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News From 2014

Thai Black banana is one of fastest growing landscape bananas, and it can reach more than 15 feet tall in Mississippi landscapes. (Photo by MSU Extension Service/Gary Bachman)
August 25, 2014 - Filed Under: Lawn and Garden, Flower Gardens

A lot of people are interested in creating a tropical feeling around their homes, and growing bananas is an easy way to accomplish this goal.

If you think bananas can be grown only in coastal Mississippi, I want to try to change your mind. There are selections that are hardy for all landscapes in Mississippi.

Corn, browntop millet and sunflowers, such as these on a Prentiss County property owned by the Mississippi Department of Wildlife, Fisheries and Parks, will attract doves. (Photo courtesy of Mississippi Department of Wildlife, Fisheries and Parks)
August 22, 2014 - Filed Under: Environment, Wildlife

MISSISSIPPI STATE -- Dove hunting season is quickly approaching, and many Mississippians are eager to participate in the traditions of family and fellowship involved in hunting the nation’s No. 1 game bird.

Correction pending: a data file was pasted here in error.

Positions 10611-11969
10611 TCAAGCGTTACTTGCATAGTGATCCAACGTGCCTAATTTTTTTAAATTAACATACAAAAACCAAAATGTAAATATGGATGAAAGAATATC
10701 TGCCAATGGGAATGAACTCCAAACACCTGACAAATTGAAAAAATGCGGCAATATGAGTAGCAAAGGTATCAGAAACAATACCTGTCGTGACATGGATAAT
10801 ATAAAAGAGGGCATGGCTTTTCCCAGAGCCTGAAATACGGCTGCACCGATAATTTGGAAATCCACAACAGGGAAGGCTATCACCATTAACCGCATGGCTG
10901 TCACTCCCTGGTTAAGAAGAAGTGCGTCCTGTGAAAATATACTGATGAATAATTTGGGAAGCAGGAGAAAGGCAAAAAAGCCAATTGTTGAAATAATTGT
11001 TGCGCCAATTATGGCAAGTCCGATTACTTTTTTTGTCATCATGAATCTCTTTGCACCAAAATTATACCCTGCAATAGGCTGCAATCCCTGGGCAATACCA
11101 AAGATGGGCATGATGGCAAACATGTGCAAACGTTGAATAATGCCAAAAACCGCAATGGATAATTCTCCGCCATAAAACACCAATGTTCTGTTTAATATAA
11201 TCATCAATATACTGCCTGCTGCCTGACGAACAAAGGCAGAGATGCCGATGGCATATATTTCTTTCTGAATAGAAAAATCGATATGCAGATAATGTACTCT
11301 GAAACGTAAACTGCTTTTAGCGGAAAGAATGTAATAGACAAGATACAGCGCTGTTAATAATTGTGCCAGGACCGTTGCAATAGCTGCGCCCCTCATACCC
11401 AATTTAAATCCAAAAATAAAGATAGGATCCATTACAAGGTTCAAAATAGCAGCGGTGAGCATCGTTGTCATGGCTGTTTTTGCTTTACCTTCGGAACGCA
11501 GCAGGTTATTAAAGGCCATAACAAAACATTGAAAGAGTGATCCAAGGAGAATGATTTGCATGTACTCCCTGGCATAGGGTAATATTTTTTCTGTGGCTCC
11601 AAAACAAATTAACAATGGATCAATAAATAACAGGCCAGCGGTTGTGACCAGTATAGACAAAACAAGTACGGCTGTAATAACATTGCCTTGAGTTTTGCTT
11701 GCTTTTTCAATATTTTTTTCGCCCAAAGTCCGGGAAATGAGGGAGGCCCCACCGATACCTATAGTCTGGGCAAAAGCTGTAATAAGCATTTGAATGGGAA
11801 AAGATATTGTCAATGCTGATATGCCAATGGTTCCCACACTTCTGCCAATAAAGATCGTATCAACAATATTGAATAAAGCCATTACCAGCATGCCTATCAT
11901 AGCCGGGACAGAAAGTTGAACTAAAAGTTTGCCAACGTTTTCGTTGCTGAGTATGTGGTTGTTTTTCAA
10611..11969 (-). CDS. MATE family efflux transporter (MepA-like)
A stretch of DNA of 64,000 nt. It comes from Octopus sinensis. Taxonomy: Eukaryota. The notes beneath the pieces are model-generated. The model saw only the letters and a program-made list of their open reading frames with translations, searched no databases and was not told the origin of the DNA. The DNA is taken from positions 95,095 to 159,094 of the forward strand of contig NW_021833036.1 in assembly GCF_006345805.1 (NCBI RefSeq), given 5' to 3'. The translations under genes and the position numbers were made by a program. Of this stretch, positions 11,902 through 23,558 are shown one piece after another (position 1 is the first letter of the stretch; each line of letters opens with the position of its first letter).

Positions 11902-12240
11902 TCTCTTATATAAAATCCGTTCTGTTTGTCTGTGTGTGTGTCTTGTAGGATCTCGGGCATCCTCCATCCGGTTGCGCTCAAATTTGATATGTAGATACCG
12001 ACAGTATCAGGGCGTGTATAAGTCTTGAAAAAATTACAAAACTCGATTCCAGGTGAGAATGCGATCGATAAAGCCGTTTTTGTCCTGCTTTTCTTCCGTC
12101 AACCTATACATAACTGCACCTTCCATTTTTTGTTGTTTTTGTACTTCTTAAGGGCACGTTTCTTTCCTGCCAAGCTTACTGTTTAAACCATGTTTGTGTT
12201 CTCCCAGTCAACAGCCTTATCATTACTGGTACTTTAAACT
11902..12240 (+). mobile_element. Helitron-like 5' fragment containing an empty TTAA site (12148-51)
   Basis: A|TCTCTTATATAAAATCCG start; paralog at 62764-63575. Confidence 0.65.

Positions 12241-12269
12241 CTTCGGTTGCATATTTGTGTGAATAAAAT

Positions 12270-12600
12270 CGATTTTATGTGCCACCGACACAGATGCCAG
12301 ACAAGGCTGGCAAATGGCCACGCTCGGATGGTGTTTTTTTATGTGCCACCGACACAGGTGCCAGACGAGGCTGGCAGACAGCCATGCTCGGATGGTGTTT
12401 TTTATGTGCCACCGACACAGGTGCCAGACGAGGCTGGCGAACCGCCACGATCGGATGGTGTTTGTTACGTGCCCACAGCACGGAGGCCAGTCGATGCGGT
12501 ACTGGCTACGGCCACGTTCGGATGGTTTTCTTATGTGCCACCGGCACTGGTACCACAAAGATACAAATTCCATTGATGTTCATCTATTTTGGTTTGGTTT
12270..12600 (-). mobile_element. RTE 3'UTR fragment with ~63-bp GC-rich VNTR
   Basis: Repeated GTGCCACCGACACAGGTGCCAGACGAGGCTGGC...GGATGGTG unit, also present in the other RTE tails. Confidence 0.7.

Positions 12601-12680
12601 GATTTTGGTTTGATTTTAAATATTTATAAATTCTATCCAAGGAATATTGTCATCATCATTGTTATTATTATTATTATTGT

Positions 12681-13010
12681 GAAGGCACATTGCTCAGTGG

But before dove hunters take to the fields, they should be aware of certain regulations.

Multiple types of forage can benefit cool-season food plots, but ryegrass can take over, such as in this food plot originally planted with red clover. (Photo courtesy of Bronson Strickland)
August 22, 2014 - Filed Under: Forages, Environment, Wildlife

As fall approaches, many hunters and landowners begin to turn their attention toward planting cool-season wildlife food plots. If you’re like me, it’s something you enjoy doing, and it’s a good excuse to get outside and play in the dirt.

But while you’re out there having fun, you might as well get the most for your time and money. Here are some often overlooked, but important, tips and suggestions for making the most of your cool-season food plots this fall and winter.

Trapjaw ants can snap their extremely large and powerful mandibles together to catch prey or perform a defensive maneuver that allows them to jump several inches away from danger. (Photo by MSU Ag Communications/Kat Lawrence)